Hopping over to the reds, which consisted of a two year vertical of Cabernet Sauvignon and three year vertical of Chambourcin. I found two big standouts from each sub-flight. First up was the 2013 Cabernet Sauvignon ($28), which is aged 20 months in French oak. This Cab boasts jammy, black cherry and blackberry that dominates both aromatics and flavor from start to finish. It is a big bodied red from the Northern Neck that concludes silky smooth with subtle juicy tannins and would be perfect to stand on its own or paired with some grilled burgers. On the Chambourcin side, it was a tough choice between the Radiant Red Chambourcin 2010 ($16) and the Oak Aged Chambourcin 2013 ($22). The Radiant is aged in steel, and obviously its counterpart aged for 20 months in French oak. I was actually shocked with which one I preferred. The Radiant Red really showed off the Chambourcin’s true character – rich and earthy showing a supple soft mouth feel bursting with bing cherry and plum as it concluded with tapering notes of dried fruit and light spice. After finishing up our tasting, I snagged a bottle of the Vignoles, and we hit the road back to Saluda. A nice visit and still showing it’s a must visit when down on the Northern Neck. Be sure to stop by and mention you read about them on the Virginia Pour House blog.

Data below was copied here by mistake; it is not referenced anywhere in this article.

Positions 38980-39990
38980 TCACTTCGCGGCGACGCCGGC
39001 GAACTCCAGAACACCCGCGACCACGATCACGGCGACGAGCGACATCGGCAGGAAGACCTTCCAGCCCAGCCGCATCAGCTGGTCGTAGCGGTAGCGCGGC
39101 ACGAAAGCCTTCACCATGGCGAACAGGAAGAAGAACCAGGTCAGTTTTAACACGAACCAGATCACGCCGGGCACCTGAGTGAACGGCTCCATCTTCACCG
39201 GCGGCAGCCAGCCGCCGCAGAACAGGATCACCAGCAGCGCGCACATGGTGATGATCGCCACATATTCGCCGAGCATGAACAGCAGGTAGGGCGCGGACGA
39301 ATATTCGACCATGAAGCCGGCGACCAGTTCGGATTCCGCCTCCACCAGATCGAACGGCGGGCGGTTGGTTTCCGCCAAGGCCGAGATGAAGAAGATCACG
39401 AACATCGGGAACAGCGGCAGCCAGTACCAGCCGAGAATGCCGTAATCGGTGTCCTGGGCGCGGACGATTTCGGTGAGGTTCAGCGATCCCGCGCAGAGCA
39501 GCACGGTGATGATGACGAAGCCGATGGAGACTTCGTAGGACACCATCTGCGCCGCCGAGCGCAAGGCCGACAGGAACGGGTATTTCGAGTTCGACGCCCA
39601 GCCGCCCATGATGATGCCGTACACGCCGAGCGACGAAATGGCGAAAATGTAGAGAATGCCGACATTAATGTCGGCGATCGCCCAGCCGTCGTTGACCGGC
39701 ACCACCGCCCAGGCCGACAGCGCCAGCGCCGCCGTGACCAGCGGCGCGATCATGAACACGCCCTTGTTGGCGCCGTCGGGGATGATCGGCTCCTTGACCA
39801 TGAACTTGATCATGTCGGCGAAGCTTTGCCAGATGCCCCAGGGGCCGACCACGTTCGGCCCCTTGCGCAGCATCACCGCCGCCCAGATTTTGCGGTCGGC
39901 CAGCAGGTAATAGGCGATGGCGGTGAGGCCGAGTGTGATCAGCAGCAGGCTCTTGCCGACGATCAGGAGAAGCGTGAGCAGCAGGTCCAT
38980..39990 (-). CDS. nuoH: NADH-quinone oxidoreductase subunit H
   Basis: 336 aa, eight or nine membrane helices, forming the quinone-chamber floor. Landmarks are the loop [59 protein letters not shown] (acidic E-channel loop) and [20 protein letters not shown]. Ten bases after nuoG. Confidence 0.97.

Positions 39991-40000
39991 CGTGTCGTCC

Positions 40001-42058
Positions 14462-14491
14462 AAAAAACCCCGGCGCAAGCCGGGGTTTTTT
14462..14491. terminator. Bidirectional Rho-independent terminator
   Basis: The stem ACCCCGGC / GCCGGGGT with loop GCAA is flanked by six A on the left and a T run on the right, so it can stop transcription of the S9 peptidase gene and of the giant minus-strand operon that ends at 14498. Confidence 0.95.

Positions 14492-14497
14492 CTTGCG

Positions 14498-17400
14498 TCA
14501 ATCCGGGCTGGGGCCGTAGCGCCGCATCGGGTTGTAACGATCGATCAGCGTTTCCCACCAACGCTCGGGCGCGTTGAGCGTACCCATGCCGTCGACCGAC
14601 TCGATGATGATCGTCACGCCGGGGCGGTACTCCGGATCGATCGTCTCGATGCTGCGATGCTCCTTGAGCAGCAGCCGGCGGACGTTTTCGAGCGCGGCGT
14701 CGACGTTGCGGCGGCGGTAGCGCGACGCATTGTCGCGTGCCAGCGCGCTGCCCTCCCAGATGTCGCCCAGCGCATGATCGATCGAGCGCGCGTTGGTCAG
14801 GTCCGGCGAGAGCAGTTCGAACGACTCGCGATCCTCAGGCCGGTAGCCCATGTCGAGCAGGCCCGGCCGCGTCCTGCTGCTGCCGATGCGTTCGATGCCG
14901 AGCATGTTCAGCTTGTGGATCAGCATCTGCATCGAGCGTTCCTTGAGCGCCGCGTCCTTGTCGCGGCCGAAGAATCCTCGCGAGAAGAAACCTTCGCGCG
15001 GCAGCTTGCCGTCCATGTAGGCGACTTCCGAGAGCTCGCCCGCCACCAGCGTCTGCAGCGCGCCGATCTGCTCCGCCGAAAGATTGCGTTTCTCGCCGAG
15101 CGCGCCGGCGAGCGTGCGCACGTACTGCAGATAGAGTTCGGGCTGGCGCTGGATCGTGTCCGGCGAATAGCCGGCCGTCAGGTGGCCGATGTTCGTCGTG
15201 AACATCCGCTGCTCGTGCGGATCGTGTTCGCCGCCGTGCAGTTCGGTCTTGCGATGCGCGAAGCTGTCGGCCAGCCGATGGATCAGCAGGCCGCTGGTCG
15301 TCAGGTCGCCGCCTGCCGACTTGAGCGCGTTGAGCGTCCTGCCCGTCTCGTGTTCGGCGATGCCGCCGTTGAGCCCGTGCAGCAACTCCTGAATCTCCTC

Good Luck Cellars

1025 Goodluck Rd

Kilmarnock, VA 22482